Divided Cypriots unite to preserve ancient Famagusta
The history of the storied port is reflected in its French Gothic cathedral, Italian Renaissance palace, Byzantine church, and Ottoman madrassah-turned-restaurant.
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The UN and world heritage groups are enthusiastic about preserving Famagusta's history. "It's a very important city to Western European history," says Costa Carras, a vice president of Europa Nostra, a Pan-European heritage foundation. "It will be an absolutely wonderful project for the EU and the EU ideal, because it will show culture can help bring people together."Skip to next paragraph
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Europa Nostra is chairing a conference April 4 in Paris at which Greek and Turkish representatives of Famagusta will address European parliamentarians and UNESCO officials about the need to preserve Famagusta's endangered architectural heritage. "The Stones of Famagusta," Mr. Langdale's film, will be screened. Eighteen international academics will then hold a two-day scientific workshop on the walled city. This event, supported by Mr. Ghalanos and Mr. Kayalp, will have a touch of historical romance thanks to the presence of a French descendant of the dynasty that ruled Cyprus during Famagusta's peak: the resplendently named Prince Philippe Roux de Lusignan.
Famagusta was a minor port until the First Crusade was launched in 1095 to wrest the Holy Land from Muslim control. Just 100 miles from the Syrian coast, it gained strategic importance. Its preeminence was sealed in 1291, when the Crusaders lost Acre, their last Holy Land outpost.
Christian refugees, merchants, and traders from the region flocked to Famagusta, transforming it into a key emporium for trade between Europe and the East.
The island was ruled by the Lusignans, an eccentric dynasty of French Crusader nobles, for three turbulent centuries until the Venetians took control in 1489. In 1571, after a 10-month siege, the 200,000-strong Ottoman Army captured Famagusta, expelling its Greek Cypriot inhabitants, who have never since lived within the old walled city. Ottoman rule ended in the late 19th century when Britain took over.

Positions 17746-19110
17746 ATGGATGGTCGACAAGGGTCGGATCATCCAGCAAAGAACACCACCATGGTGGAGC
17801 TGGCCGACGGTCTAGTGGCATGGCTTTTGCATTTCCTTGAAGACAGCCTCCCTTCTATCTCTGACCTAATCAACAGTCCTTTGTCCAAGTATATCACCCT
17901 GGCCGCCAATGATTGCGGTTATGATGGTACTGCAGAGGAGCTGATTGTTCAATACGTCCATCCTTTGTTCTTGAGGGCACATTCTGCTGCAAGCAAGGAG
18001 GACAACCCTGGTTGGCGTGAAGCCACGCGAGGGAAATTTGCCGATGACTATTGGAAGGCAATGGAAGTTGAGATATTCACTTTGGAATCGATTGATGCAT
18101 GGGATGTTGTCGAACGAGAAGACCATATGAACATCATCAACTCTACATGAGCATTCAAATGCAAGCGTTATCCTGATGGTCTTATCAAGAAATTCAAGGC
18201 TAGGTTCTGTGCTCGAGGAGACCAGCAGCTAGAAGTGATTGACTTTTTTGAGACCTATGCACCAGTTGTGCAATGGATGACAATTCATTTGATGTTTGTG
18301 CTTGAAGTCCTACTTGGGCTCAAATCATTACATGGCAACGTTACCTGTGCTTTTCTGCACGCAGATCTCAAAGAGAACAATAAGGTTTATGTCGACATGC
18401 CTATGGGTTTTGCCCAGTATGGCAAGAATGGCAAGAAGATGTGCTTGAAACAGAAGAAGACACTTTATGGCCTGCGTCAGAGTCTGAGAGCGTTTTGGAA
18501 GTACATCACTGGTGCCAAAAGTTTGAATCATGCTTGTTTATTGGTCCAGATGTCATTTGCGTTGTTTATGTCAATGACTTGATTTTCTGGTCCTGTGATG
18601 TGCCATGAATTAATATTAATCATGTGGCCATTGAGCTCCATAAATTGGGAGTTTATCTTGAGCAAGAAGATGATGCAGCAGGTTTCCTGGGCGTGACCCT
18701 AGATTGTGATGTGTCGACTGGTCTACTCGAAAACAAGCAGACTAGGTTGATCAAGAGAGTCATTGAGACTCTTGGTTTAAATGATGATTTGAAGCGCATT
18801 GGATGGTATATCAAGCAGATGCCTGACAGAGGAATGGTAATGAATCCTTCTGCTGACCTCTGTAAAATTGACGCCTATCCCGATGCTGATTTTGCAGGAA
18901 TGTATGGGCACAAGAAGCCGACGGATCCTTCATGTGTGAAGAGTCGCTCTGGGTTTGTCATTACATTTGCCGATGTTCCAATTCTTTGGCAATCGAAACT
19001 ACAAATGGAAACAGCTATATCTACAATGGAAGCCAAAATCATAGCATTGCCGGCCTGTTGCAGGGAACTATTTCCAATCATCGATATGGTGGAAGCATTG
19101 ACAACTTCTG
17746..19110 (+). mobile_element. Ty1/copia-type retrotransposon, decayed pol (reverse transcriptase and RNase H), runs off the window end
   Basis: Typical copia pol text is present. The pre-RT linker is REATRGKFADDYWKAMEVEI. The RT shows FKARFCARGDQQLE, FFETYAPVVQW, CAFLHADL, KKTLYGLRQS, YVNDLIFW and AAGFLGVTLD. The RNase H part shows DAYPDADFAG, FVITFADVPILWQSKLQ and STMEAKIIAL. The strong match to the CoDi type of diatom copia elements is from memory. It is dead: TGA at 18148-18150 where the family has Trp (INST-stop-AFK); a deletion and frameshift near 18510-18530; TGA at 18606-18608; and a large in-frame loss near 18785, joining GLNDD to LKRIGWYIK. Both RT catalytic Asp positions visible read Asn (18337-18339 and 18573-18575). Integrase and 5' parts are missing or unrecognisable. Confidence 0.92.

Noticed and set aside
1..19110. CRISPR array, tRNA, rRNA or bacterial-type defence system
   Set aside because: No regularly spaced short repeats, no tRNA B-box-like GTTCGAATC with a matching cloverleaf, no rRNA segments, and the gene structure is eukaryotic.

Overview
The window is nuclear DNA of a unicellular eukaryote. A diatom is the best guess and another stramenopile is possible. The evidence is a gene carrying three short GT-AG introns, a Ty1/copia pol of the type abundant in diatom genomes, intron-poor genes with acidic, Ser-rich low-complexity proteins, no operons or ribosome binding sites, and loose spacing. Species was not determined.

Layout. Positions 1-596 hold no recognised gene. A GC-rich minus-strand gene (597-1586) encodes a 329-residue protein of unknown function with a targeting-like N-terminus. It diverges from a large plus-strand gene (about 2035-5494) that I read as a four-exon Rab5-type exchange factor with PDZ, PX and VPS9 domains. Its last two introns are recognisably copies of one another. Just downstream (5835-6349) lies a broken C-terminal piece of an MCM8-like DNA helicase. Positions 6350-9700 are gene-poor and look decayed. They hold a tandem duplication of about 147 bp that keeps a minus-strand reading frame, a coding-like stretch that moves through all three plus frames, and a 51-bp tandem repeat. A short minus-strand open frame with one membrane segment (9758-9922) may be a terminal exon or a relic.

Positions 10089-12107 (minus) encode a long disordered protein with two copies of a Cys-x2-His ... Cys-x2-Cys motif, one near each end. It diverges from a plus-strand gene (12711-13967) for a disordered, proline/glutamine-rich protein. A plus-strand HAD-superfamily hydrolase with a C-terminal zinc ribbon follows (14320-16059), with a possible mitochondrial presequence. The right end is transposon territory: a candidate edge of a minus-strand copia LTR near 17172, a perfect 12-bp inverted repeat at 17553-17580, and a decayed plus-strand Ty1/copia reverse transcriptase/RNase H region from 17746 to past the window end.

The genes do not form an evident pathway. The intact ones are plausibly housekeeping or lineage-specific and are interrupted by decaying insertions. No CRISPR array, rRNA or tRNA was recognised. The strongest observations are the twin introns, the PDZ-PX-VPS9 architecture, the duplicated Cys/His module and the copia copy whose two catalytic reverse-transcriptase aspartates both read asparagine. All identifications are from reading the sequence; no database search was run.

Langdale says there is no finer Medieval and Renaissance walled city, with the possible exception of Dubrovnik, Croatia. In "Journey Into Cyprus," the celebrated travel writer, Colin Thubron, enthused: "Nothing could be stranger for a lover of architecture than to walk through so many Medieval ages together."
Famagusta's honey-colored Venetian-era stone walls, nearly two miles long, are still intact, ranking among the world's finest examples of Renaissance military architecture. But no serious conservation has been done since independence in 1960. Some of the 150,000 cannonballs fired by the Ottomans at and over the Venetian-era stone ramparts remain visibly embedded in church walls. War was followed by centuries of neglect and weathering. The French Gothic cathedral of St. Nicholas, which Ottomans turned into a mosque, shows signs of erosion.
There is "real structural concern [for many of the city's monuments]," Langdale says. Chunks of floriated stonework, carved in medieval times, lie scattered around churches, while empty cans and pigeon droppings litter once-magnificent buildings.
Langdale points out a fragment of stone tracery that tumbled from a half-ruined 14th-century Carmelite Church since he last visited it only two months ago. "The neglect is amazing," he says.